Our Spiritual Strivings: Understanding African American Identities in a Conflicted American Democracy

byJesse Senechal

The primary purpose of this unit is to create an historical and theoretical framework that can be used by the students to understand African American Literature as a potential resolution to the fundamental contradiction between the rhetoric of democratic ideals and the realities of racial injustice. The texts for this unit will include some excerpts from the primary documents of our democratic republic (the Constitution, the Declaration of Independence, The Federalist Papers), a number of arguments and historical accounts from both black and white perspectives about racial injustice in the 19th century, and a variety of early 20th century African American writing (both essay prose and poetry) that speaks to this issue. African American writers covered include Booker T. Washington, W.E.B. Du Bois, Marcus Garvey, James Weldon Johnson, Paul Laurence Dunbar, Langston Hughes, and Claude McKay This unit culminates with classroom project that involves students writing about and publishing poetry and personal essays that address issues of injustice in their community.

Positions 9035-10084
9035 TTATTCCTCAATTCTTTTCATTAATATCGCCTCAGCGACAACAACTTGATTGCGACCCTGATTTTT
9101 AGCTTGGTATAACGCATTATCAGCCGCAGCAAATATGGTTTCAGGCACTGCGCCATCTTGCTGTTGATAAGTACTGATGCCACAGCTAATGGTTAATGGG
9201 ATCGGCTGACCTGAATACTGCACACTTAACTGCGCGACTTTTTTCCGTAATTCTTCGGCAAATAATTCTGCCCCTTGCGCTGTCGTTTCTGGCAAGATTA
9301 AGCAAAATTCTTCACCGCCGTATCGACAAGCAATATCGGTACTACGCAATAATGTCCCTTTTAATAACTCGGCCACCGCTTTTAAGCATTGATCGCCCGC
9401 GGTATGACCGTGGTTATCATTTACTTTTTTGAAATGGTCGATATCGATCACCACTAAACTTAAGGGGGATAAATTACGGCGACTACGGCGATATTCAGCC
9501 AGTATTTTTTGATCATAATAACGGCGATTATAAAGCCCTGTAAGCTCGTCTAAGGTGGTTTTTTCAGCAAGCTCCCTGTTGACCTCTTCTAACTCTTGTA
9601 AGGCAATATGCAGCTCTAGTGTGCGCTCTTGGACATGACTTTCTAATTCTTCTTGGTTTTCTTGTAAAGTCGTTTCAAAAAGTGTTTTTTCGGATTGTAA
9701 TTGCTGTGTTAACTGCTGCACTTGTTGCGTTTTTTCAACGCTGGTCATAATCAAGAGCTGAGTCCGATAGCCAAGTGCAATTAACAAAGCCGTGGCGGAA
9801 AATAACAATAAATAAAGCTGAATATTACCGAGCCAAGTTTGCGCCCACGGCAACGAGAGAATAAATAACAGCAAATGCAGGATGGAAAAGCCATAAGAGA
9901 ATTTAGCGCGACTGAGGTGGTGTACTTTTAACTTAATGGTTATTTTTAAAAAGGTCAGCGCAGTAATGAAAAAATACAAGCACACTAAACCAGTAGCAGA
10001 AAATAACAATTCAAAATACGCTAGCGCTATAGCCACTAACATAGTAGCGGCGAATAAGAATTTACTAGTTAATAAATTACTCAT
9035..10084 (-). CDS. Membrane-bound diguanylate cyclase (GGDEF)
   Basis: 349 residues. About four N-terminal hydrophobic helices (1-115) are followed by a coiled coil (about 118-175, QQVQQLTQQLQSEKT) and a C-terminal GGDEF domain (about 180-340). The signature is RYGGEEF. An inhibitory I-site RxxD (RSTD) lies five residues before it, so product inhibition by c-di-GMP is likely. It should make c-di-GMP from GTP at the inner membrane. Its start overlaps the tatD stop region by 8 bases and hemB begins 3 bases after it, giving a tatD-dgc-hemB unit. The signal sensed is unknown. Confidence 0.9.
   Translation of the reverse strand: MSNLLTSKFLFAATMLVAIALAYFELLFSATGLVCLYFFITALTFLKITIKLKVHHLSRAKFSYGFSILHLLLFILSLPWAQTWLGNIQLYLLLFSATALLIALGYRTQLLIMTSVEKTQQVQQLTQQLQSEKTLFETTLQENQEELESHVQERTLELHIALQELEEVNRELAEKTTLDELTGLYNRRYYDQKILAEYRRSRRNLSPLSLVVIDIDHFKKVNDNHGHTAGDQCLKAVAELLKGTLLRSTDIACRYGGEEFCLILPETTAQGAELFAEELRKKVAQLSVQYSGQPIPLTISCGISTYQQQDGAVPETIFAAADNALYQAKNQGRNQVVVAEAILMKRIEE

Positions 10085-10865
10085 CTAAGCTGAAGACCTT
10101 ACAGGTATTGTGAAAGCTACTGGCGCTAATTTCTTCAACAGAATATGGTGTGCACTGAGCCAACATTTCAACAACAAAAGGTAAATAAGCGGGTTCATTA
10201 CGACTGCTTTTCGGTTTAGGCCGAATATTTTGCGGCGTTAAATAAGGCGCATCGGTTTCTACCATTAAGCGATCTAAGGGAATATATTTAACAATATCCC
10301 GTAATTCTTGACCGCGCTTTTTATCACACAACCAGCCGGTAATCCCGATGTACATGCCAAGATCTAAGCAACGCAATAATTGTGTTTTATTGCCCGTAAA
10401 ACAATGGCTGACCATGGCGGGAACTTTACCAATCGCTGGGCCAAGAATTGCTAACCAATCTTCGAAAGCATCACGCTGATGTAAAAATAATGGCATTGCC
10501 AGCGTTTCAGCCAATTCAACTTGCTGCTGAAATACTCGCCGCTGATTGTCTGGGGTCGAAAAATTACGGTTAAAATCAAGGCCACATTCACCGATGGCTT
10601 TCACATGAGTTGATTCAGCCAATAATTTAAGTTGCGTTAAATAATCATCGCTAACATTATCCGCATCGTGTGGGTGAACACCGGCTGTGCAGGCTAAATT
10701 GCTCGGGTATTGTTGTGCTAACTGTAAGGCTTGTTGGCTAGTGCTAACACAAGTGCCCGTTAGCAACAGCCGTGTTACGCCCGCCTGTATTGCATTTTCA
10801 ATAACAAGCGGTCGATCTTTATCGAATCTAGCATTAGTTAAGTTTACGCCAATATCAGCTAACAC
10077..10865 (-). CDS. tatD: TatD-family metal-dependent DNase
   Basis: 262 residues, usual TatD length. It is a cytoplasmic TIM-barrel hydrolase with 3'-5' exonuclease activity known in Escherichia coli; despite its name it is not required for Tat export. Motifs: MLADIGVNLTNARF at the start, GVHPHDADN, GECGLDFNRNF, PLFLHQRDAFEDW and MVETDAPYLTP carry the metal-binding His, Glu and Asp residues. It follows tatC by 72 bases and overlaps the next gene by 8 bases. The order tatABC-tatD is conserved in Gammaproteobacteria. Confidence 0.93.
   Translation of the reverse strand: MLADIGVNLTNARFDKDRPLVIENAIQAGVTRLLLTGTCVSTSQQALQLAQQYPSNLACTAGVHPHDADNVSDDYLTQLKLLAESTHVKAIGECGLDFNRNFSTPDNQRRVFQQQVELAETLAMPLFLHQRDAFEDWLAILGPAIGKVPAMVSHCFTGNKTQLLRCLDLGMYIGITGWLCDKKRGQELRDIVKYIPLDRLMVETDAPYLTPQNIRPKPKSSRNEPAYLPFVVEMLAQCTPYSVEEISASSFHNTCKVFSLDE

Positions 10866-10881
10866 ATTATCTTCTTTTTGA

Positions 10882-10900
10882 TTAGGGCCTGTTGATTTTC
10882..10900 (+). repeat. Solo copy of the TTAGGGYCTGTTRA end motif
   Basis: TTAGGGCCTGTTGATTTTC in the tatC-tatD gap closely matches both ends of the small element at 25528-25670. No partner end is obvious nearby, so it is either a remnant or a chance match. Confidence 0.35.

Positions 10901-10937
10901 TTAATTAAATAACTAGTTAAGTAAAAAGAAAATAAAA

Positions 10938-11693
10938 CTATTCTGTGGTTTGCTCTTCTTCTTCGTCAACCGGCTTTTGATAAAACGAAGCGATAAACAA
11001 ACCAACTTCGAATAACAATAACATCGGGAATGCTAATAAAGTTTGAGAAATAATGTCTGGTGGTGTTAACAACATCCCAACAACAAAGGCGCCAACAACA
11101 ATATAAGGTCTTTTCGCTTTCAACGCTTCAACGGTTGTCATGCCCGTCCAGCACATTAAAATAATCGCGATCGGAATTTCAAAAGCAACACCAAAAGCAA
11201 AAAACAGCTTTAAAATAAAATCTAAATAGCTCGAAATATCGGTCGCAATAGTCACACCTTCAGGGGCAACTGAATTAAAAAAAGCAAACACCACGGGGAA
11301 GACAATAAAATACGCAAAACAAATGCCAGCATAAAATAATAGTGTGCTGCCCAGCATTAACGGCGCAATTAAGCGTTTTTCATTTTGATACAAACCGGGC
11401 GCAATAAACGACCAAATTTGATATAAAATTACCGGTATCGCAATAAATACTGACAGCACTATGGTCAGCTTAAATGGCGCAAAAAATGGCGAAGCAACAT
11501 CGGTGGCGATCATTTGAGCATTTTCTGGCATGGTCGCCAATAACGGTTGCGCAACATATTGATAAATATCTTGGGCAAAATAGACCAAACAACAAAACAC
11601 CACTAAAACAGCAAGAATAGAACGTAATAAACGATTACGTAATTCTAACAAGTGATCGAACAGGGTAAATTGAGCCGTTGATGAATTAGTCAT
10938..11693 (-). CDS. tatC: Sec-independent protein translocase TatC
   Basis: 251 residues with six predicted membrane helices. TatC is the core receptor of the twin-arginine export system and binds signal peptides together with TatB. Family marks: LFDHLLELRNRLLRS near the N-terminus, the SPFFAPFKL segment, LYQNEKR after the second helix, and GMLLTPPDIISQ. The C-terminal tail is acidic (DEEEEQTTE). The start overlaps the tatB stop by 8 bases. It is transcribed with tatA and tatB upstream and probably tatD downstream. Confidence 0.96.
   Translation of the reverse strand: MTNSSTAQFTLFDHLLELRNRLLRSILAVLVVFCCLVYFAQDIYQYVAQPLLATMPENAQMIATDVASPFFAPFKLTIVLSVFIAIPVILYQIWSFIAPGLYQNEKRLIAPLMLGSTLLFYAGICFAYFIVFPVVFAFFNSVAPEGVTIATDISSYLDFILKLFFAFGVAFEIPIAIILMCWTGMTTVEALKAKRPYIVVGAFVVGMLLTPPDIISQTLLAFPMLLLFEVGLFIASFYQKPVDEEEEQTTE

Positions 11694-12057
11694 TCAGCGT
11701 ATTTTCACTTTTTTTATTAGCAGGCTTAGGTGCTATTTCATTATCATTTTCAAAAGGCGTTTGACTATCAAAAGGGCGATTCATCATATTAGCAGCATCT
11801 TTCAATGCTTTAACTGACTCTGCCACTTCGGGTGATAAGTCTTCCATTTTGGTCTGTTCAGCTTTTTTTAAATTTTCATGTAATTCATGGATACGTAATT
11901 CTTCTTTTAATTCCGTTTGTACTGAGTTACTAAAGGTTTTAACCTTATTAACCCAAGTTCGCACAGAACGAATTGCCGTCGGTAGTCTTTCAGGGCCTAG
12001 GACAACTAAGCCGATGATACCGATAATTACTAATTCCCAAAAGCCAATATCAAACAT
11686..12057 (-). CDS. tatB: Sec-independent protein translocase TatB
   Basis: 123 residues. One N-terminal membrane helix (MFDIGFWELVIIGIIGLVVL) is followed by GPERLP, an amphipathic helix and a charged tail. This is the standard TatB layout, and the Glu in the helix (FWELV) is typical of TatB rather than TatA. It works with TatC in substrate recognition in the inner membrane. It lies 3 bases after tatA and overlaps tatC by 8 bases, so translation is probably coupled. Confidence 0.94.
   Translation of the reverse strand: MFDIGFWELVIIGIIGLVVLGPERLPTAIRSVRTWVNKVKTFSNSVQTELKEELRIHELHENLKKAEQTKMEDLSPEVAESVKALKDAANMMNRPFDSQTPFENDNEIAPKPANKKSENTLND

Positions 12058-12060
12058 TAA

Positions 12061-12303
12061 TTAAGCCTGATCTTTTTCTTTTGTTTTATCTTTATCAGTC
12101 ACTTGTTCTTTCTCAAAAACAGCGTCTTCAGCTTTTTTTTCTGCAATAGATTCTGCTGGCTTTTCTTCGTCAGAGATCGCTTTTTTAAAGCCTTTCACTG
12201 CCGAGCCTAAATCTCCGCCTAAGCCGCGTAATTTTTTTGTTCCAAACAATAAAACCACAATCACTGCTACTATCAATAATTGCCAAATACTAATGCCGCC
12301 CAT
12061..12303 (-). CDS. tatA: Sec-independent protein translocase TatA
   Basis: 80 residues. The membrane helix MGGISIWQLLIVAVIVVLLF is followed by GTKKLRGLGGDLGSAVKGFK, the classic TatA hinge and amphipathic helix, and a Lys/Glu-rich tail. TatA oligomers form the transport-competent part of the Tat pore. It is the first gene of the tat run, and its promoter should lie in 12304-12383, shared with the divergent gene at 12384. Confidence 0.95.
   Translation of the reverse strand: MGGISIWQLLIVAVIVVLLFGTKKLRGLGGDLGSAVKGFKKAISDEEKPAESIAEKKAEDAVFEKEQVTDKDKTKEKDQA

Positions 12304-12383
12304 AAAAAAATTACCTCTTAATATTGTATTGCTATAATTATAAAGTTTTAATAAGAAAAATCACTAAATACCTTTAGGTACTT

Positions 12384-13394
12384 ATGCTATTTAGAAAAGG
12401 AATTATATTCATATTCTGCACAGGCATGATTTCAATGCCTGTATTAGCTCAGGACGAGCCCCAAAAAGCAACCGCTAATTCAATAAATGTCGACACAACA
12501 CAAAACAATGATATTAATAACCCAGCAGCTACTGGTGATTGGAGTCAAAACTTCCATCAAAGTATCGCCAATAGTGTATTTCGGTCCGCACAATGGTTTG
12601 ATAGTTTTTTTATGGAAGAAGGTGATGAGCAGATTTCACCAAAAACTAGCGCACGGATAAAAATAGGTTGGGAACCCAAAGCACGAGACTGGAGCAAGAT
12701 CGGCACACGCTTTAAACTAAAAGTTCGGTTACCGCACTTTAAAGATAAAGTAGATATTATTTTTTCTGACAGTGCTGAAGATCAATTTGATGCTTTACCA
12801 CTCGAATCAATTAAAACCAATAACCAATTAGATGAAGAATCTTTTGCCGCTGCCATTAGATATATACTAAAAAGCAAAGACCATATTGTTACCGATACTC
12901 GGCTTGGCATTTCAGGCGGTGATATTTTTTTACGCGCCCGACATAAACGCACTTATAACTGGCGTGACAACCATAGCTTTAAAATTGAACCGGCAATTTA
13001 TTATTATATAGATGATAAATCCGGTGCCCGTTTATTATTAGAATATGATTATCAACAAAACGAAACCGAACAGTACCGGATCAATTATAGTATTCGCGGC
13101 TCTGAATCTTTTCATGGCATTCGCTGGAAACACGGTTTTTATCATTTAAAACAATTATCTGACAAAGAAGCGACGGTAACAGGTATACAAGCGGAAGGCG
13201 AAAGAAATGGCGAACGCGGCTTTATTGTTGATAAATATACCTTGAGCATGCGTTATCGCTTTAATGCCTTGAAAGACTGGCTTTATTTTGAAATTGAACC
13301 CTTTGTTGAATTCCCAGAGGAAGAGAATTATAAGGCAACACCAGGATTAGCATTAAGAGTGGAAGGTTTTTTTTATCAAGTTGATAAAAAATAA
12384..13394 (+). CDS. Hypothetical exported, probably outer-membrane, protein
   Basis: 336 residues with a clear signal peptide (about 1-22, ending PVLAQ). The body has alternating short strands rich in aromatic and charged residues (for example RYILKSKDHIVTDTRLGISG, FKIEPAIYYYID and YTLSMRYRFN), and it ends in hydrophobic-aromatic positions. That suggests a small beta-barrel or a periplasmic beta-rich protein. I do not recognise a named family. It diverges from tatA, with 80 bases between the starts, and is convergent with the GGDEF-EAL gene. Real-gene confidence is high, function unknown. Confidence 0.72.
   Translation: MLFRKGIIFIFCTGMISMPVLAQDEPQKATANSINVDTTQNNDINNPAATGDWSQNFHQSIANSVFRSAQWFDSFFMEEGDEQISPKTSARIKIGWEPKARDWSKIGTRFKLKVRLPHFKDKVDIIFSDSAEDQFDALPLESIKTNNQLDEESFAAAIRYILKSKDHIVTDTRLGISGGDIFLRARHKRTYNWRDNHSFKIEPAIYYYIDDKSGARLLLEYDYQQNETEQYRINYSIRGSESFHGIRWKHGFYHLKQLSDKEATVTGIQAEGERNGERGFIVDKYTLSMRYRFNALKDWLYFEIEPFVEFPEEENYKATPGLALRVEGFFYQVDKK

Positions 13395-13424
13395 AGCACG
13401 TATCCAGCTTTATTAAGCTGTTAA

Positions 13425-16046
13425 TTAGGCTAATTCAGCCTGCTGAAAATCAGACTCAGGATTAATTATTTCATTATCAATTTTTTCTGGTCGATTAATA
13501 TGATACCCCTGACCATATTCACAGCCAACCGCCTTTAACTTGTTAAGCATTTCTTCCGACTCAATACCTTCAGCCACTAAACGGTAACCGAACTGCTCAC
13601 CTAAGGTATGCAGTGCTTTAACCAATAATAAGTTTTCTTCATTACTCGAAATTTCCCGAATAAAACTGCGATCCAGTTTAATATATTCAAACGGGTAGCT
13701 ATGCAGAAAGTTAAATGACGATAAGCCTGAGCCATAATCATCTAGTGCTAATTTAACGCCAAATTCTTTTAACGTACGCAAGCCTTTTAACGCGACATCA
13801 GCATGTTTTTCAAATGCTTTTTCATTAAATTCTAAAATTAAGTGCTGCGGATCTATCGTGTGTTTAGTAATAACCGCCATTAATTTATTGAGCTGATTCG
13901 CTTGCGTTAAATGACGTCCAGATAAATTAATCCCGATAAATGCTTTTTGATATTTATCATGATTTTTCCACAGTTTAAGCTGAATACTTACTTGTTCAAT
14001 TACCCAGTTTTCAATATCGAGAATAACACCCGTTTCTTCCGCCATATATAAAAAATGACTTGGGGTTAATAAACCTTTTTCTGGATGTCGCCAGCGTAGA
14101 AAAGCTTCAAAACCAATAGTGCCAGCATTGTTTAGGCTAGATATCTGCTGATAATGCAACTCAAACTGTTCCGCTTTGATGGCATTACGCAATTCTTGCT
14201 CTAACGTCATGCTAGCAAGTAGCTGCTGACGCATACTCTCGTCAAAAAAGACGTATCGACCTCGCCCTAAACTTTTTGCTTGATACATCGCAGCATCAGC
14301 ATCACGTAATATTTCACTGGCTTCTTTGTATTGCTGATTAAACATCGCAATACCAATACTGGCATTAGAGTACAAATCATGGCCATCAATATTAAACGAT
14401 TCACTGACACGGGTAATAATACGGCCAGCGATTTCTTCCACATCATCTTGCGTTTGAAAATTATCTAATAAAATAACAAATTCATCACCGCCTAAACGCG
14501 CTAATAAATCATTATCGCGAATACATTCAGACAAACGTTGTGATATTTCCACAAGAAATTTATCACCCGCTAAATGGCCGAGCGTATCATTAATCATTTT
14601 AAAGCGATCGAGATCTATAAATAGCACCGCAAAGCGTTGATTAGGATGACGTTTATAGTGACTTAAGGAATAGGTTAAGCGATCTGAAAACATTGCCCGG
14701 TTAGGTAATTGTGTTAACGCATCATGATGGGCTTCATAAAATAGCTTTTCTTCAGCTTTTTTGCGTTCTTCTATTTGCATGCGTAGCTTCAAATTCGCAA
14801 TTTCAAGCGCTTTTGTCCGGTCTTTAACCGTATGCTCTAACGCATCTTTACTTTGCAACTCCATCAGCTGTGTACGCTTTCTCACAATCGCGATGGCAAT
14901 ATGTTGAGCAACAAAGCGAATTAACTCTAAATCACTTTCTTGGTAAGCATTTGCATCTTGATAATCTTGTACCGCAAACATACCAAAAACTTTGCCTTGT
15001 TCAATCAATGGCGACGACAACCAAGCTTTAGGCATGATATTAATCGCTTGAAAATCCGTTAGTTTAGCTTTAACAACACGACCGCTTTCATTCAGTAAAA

(Developed for American Literature and English, grade 11; recommended for American Literature and U.S. History, grades 9-12)

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